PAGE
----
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Recruiting "Generation F": How CT employers can attract this up-and-coming workforce demographic

They’re fickle, technology-savvy and perpetually connected.  And, at least in their own minds, they’re in the driver’s seat of today’s workforce.

Are you ready to attract them?  Like it or not, the Facebook generation, affectionately referred to as “Generation F,” will become essential to your organization’s future success.

They approach work differently.  Unlike previous demographics, Gen F expects the social environment of their work life to mirror the social context of the Web – rather than the bureaucratic and downright archaic management practices still used in many of Connecticut’s businesses.  Having grown up online, these workers are already transforming how work gets done – and creating a major paradigm shift in recruiting.

Simply put, Gen F wants to work for companies that are “with it” – not “past it.”  So to attract the best talent Generation F has to offer, make sure your organization possesses these characteristics relevant to today’s social Web:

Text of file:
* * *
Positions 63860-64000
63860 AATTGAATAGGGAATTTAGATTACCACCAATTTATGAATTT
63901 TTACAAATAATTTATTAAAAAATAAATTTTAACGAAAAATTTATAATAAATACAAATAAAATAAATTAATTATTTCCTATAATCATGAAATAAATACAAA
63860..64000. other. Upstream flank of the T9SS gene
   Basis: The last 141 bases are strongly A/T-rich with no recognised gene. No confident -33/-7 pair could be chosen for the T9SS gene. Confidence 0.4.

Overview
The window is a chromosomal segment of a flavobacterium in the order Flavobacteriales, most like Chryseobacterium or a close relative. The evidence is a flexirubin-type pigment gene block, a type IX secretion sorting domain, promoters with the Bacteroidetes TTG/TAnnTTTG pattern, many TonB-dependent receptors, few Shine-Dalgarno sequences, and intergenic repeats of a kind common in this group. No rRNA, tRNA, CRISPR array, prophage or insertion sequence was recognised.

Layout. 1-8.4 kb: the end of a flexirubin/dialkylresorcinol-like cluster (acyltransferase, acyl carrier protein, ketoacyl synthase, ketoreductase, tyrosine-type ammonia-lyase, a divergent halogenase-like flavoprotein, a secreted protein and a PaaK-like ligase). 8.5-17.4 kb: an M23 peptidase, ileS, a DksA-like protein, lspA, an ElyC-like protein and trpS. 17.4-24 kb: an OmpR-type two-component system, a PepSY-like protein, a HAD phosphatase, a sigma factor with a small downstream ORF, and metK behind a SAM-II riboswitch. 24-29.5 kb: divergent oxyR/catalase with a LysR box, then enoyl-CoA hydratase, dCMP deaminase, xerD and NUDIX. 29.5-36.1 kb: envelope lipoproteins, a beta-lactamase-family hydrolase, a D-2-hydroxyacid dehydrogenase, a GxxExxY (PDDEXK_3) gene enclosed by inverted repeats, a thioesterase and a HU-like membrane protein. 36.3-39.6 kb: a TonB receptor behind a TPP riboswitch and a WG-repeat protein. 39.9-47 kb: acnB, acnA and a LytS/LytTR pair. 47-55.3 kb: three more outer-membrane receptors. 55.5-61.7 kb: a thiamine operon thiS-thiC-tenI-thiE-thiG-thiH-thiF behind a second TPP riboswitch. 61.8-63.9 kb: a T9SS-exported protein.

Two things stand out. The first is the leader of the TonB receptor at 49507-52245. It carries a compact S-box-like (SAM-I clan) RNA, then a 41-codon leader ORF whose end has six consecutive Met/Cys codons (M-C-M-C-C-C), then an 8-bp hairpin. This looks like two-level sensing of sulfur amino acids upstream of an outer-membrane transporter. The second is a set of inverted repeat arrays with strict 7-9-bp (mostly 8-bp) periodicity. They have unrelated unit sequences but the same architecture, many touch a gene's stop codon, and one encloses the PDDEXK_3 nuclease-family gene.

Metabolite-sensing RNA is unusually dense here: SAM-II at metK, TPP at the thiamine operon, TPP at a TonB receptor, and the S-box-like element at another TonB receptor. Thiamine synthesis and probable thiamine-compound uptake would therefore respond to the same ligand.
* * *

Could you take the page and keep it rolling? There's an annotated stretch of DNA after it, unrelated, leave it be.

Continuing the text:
Leaders are service-oriented. On the Web, credible arguments, demonstrated expertise and selfless behavior are the only catalysts for getting things done.  Gen F wants to work for leaders who are committed to serving the needs of all employees – not merely commanding or sanctioning.

Work groups are self-defined, self-organized and self-governed. In online communities, you link up with individuals of your choosing, follow whom you want and share with select groups or people.  A company that is “with it” allows employees to create their own project teams, establish mutually beneficial goals and monitor their own progress.

Diverse ideas all compete on equal footing. On today’s Web, every idea has the chance to gain a following based solely on its perceived merit – and not the political power of its proponents.  To attract Gen F, create an environment in which employees at all levels have an equal ability to control company conversations and have their ideas taken seriously.

Resources are not allocated, but attracted. Traditionally, large organizations allocate resources based on top-down, budget-driven principles.  Companies attractive to generation Facebook more closely follow the Web’s “market economy” resource model, in which human currency (i.e., time, attention and effort) naturally flows toward ideas and projects that are attractive – and away from those that aren’t.